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Fitting guards, lots of pics

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Through a bit of thread necromancy I was asked about a tool and how to use it from this pinned thread. I'm just going to start a new thread.


Here is the tool, it's made from a piece of hex stock, an old hex key maybe? I don't remember but I think it might have been a small chisel that I re-worked. It's not quite a .5" wide.


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This is the guard on a tang. This is a blade that has been taunting me on the bench, and the guard is a piece of NS that I slotted for something that didn't work out.


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This is my seating tool, made from a big chunk of micarta


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I've set the guard pretty much as far as it will go and you can see the gaps


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I then drove the guard off and went to my bench anvil and chopped some holes down the long edges of the slot, driving material in and then re-tried the fit. Better, but not quite.


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Then I ground the face clean and did the whole process over again. You can grind down the face, or file it, or, if you have a mill you can use a fly cutter, or a surface grinder, whatever works.


One side developed gaps when I drifted the center in a bit, so I did a couple of passes to fix that. If your fit is really tight, places along the edge will upset and need to be ground off.


Here is the final fit, no light shows through. You could solder from here, I use epoxy to fill the gap from the back side and keep it water tight.


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From here I'll shape the guard and polish out everything. I have found that you can't buff the front side of the guard, it roils the edges down and it looks like your fit has gaps.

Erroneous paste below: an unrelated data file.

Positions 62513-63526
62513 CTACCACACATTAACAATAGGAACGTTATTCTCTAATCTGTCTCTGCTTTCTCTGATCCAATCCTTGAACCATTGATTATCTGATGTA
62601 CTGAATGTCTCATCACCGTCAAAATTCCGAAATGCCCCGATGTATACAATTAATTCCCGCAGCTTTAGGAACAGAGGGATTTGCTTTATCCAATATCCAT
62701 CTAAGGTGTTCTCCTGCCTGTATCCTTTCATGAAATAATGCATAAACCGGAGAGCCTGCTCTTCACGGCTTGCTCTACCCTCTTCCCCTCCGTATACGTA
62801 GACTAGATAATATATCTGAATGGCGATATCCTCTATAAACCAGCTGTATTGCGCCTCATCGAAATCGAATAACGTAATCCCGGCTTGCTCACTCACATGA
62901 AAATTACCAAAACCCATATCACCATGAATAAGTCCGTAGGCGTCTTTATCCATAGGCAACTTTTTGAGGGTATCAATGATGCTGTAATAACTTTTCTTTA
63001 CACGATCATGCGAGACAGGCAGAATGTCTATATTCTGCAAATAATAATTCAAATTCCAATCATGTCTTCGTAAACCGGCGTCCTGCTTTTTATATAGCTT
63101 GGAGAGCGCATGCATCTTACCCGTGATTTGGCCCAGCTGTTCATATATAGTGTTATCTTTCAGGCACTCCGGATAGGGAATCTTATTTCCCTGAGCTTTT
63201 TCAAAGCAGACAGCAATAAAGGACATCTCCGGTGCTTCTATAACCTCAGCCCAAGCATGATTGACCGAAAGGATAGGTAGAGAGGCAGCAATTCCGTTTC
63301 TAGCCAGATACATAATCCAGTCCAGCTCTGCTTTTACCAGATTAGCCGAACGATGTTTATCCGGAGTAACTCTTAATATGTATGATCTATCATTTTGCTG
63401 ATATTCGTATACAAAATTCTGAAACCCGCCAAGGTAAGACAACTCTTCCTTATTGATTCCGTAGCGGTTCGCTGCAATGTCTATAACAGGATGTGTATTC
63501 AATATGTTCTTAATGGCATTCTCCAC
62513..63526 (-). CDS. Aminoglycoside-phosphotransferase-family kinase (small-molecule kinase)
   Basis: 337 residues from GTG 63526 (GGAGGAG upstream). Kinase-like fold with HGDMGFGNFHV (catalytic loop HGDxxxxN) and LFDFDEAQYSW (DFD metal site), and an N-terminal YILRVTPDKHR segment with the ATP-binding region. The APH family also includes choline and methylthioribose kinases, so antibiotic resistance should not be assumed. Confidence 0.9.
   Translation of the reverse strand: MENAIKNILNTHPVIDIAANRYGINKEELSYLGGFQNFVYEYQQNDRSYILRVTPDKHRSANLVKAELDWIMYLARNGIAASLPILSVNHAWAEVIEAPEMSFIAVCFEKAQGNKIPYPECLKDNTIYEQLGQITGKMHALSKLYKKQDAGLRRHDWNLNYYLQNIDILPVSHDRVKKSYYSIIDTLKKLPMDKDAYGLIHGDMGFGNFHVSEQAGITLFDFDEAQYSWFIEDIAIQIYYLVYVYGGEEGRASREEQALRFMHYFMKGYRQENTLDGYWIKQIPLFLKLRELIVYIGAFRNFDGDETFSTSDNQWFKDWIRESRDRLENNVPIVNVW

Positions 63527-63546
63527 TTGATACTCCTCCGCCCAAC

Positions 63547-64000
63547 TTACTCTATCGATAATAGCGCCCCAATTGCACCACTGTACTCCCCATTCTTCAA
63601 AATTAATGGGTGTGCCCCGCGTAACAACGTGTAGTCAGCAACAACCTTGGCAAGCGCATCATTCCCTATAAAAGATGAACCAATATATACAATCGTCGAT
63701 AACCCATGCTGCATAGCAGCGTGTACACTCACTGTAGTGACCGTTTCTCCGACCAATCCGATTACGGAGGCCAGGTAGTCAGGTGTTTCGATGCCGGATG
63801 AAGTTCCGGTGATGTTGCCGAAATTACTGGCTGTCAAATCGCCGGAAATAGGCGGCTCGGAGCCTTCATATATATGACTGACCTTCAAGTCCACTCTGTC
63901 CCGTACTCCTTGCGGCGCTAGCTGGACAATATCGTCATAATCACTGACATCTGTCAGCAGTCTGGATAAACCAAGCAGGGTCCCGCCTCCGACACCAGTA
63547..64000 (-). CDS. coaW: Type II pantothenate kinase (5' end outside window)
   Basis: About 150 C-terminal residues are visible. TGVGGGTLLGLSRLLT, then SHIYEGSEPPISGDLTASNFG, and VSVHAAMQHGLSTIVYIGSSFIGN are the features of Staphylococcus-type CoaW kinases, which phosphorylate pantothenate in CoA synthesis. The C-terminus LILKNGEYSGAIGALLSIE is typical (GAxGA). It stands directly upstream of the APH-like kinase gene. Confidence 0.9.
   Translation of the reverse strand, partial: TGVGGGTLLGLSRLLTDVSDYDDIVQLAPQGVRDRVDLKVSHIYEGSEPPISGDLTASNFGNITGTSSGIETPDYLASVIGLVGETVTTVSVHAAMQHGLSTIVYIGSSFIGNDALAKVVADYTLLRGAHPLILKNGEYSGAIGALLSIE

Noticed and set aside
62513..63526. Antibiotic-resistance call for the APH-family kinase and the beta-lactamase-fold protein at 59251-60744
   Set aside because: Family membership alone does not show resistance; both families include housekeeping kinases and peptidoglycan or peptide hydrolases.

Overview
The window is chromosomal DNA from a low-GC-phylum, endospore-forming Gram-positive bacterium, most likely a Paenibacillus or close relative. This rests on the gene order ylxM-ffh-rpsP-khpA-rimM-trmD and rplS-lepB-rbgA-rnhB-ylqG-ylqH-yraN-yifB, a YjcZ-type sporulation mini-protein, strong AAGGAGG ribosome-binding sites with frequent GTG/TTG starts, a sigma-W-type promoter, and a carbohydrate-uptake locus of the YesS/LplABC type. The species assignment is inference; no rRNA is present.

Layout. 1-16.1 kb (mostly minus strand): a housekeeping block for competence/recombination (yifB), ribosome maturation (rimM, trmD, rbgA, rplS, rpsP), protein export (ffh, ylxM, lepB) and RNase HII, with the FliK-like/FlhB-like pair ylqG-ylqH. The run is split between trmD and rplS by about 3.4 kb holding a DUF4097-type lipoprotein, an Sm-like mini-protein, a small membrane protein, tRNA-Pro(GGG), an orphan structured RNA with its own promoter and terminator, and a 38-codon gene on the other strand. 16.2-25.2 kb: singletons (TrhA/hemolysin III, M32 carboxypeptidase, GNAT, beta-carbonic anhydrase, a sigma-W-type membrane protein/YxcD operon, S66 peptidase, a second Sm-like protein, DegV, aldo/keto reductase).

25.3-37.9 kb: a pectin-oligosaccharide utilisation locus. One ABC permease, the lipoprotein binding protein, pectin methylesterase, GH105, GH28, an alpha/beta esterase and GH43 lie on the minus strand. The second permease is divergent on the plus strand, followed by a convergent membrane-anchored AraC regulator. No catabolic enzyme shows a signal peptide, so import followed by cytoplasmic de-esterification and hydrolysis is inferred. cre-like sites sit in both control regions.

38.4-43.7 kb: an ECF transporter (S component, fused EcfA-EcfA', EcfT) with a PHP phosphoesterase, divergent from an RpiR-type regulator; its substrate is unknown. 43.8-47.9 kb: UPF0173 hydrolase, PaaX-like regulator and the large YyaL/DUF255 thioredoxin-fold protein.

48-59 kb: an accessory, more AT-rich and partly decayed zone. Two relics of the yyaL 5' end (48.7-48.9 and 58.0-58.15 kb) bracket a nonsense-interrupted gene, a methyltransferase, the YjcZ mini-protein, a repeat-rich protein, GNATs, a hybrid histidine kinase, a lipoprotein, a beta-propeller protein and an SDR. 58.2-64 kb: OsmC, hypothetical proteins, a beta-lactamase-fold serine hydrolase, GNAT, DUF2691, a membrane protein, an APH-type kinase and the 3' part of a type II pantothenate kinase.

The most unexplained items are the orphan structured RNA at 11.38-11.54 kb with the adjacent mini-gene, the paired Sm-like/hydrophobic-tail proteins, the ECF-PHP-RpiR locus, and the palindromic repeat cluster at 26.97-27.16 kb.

I hope this helps and answers the question.



Edited by Geoff Keyes
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Coincidentally, I have two knives on the bench, that I was facing this issue with. I've been trying to focus on fit and finish, since these are for a pretty special occasion. I tried this, and got two of the best fitting guards I've managed to get yet. Thank you!

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I have tried your method and found it to give a most satisfying result.

Something else I have tried with good success is this. If you are oversized milling the slot on the back of the guard, lay the face of the guard on a FLAT "anvil" (mine is 2 1/2" square 4140 stock). Use the punch inside the shoulder created by the oversized slot and the tang slot. The results are basically the same, but you don't have so much stock removal on the face of the guard.

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I never thought about it, but that is a good way. I got the idea from two sources, one was a local maker (who's name has flown out of my head, Greg House maybe) and from looking at tsuba. Tsuba often have what look like punch marks in the area where it meets the blade, like this one.




I don't know for certain that is what is going on, but it seems likely to me.



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I have a few chisels and punches done this way for this very application and use . any time I have had someone over that had the need for either of them they always want to sharpen /reshape them for me ...... NOOOO ! is my reply I have sharp ones in the right drawer you are in my specialty drawer for tools I have made for a reason / specific work project DO NOT reshape them ! So then the rest of the time is explaining what they are for and what they do ... Gerrrr Now On to the work at Hand <Grins>



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